Alice Walker is an American author, poet, and activist, best known for her novel “The Color Purple,” which won the Pulitzer Prize for Fiction in 1983. Born on February 9, 1944, in Putnam County, Georgia, Walker grew up in a family of sharecroppers and was the youngest of eight children. She began writing at an early age and became involved in the civil rights movement during the 1960s.
Walker attended Spelman College in Atlanta, where she became active in the civil rights movement and was mentored by Howard Zinn. She later transferred to Sarah Lawrence College, where she earned her bachelor’s degree in English. Walker went on to receive a master’s degree in African American Studies from the University of California, Los Angeles.
Walker’s literary career began in the 1960s with the publication of her first collection of poetry, “Once,” in 1968. She has since published numerous works of fiction, non-fiction, and poetry, including “Meridian,” “The Third Life of Grange Copeland,” “Possessing the Secret of Joy,” and “In Search of Our Mothers’ Gardens: Womanist Prose.”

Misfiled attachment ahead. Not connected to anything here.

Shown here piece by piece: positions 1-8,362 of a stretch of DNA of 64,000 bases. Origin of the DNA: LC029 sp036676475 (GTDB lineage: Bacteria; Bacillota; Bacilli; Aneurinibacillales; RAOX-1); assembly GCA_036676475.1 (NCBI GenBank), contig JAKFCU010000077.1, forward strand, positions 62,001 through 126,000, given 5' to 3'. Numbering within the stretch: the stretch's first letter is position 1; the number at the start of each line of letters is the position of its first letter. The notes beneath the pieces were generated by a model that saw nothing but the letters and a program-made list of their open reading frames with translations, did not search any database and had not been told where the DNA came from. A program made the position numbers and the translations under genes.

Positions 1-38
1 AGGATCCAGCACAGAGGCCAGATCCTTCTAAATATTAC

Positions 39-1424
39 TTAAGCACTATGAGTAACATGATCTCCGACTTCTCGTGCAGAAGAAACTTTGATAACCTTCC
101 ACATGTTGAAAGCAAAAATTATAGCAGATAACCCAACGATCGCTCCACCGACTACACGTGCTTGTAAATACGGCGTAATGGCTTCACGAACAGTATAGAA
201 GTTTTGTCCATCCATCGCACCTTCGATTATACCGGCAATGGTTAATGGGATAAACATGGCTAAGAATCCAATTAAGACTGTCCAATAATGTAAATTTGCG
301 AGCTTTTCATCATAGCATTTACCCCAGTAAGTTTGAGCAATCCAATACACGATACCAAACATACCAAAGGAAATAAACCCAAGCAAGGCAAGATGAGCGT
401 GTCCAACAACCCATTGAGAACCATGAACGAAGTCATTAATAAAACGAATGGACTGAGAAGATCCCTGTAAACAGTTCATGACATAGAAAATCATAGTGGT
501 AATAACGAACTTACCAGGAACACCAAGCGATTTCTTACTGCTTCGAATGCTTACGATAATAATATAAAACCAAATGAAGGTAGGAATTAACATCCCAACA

Walker is known for her commitment to social justice and has been a vocal advocate for civil rights, feminism, and environmentalism. She was an active participant in the Civil Rights Movement, working alongside Martin Luther King Jr. and participating in voter registration drives in Georgia. She also played a key role in the Black Feminist Movement and coined the term “womanist” to describe a feminist of color.
Walker’s work often explores themes of race, gender, and sexuality, as well as the intersectionality of these identities. She has been recognized with numerous awards for her literary contributions, including the National Book Award, the O. Henry Award, and the Lillian Smith Award. She has also been awarded honorary degrees from several universities, including Harvard, Yale, and Columbia.
In addition to her literary career, Walker is also an accomplished painter and has exhibited her artwork in galleries around the world. She continues to be a prominent voice for social justice and environmental activism, and her work has inspired generations of writers and activists.